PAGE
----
‘Growing up in an African American household – the pressure on you, whether you’re a young man or young woman, it’s already put in place the day you were born,’ she explained on an episode of her podcast, Keeping it Sweet with Justine.

‘We put a lot of pressure on ourselves and it comes from seeing our parents going through [so much] to get what they want and to have what they have now.

The now-29-year-old also explained that growing up in an African American household wasn't easy, since she put pressure on herself to live up to her parents' expectations

The now-29-year-old also explained that growing up in an African American household wasn’t easy, since she put pressure on herself to live up to her parents’ expectations

‘I think for a lot of people who are African American, we grow up thinking that speaking to someone, therapy, makes you weak. But that is so not true.’

The NFL cheerleader explained that because she didn’t ‘realize’ that she was a part of the LGTQB+ community at first, it made things even harder for her. 

She recalled: ‘Growing up, I was battling a lot within myself, trying to figure out who I was as a person. 

‘At 12, I was starting middle school and I was at that point of [asking myself], “Who am I? Who is this person standing in front of this mirror? What sets me apart from everyone else?”

‘When I was in middle school, I was that person who just wanted to fit in… I think my anxiety or my depression started because I was not accepted in those cliques that I thought were the well-known cliques that everyone wanted to be a part of.

‘I saw myself as kind of, like, being towards the back. People knew who I was but because I wasn’t interesting enough to them, they didn’t want to hang out with me.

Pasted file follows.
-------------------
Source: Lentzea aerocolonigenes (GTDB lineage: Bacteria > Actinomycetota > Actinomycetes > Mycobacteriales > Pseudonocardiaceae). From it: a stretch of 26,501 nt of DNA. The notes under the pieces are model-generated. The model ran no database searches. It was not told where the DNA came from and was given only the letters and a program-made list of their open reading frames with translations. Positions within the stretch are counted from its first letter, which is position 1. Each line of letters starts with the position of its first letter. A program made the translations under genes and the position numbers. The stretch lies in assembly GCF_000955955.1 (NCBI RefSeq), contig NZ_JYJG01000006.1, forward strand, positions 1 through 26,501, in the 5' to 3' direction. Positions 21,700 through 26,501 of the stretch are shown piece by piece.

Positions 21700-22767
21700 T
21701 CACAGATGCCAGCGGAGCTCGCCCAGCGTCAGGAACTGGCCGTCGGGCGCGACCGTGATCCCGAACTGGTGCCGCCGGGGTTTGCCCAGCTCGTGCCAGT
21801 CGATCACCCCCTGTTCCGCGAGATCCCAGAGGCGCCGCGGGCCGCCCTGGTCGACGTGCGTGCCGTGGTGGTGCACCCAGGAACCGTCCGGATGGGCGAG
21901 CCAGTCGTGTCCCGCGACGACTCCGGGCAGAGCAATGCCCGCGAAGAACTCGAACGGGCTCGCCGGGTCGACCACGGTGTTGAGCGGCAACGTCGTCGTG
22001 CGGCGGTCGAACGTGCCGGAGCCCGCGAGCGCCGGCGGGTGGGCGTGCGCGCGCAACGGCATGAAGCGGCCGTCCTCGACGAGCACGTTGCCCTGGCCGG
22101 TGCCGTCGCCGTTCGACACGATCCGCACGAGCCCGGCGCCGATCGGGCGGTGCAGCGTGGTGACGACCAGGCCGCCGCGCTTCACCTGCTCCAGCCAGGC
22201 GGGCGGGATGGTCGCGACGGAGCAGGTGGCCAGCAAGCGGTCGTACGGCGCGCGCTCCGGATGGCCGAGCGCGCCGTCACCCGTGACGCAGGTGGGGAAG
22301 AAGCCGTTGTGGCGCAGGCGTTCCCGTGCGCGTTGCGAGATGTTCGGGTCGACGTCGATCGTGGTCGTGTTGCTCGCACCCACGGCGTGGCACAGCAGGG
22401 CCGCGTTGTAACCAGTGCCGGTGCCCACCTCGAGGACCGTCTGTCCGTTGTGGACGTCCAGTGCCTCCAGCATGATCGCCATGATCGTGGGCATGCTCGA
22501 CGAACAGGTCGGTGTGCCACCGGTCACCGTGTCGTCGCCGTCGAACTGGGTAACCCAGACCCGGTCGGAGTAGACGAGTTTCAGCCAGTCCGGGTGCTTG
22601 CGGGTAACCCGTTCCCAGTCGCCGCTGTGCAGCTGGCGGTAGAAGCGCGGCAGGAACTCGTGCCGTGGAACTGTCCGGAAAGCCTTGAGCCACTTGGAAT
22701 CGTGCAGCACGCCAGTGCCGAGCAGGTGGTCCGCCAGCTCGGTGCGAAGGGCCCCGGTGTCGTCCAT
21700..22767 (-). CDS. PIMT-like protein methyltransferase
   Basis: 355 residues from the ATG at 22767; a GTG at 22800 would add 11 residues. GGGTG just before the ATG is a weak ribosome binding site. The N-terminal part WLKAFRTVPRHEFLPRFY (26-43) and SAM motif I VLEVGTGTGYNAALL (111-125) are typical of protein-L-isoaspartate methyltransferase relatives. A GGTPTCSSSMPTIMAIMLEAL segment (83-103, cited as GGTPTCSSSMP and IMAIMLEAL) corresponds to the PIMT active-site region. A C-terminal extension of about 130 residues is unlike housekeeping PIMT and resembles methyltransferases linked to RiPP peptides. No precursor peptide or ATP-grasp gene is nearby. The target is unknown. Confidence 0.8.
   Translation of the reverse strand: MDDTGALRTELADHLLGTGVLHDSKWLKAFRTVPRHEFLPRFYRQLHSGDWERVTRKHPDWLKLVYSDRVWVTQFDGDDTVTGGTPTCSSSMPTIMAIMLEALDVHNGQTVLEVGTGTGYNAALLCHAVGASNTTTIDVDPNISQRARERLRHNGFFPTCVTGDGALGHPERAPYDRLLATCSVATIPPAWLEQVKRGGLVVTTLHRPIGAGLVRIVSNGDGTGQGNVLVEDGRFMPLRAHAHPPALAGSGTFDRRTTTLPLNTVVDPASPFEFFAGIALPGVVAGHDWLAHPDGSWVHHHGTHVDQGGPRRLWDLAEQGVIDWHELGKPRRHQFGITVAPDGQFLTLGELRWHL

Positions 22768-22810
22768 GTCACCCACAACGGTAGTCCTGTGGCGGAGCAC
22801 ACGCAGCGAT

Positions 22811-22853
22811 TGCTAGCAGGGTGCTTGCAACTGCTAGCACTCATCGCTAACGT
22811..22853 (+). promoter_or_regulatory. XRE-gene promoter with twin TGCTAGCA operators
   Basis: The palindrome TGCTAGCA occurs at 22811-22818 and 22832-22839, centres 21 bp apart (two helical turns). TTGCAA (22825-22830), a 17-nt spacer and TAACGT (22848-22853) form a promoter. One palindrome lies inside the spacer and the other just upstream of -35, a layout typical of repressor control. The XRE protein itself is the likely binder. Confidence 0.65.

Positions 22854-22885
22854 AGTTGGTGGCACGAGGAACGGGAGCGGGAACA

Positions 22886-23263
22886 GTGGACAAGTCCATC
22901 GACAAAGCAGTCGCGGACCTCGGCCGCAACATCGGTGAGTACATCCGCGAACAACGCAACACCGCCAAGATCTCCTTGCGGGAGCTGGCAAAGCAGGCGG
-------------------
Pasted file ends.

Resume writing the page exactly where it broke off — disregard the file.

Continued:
‘That really set me apart from everyone else. Then, on top of that, just trying to figure out who I was deep inside, I was struggling with that. 

Justine - who hails from the Southeast part of America, but hasn't specified which city or state - admitted she battled anxiety and depression as a teen, while questioning her sexuality

Justine – who hails from the Southeast part of America, but hasn’t specified which city or state – admitted she battled anxiety and depression as a teen, while questioning her sexuality

But when Justine fell in love with dancing, she said it was her 'safe haven' - since she didn't feel judged by anyone in the dance community

But when Justine fell in love with dancing, she said it was her ‘safe haven’ – since she didn’t feel judged by anyone in the dance community

At age 14, she decided to leave home and move all the way across the country by herself to California, so she could pursue her dance career

At age 14, she decided to leave home and move all the way across the country by herself to California, so she could pursue her dance career

‘I was trying to figure out who I was as a person. Growing up as an African American young child, and then also not realizing that I was a part of the LGTQB+ community – I didn’t grow up having those examples or having those people to take me under their wing, I had to just fend for myself.

‘I only had two or three friends, I never really fit in. I was trying to figure out if I liked guys or if I didn’t like guys.

‘I went through a really bad stage of depression. I was even at a point where I was being disrespectful to my family, and they didn’t do anything to me, they were just trying to figure out what was going on with me.’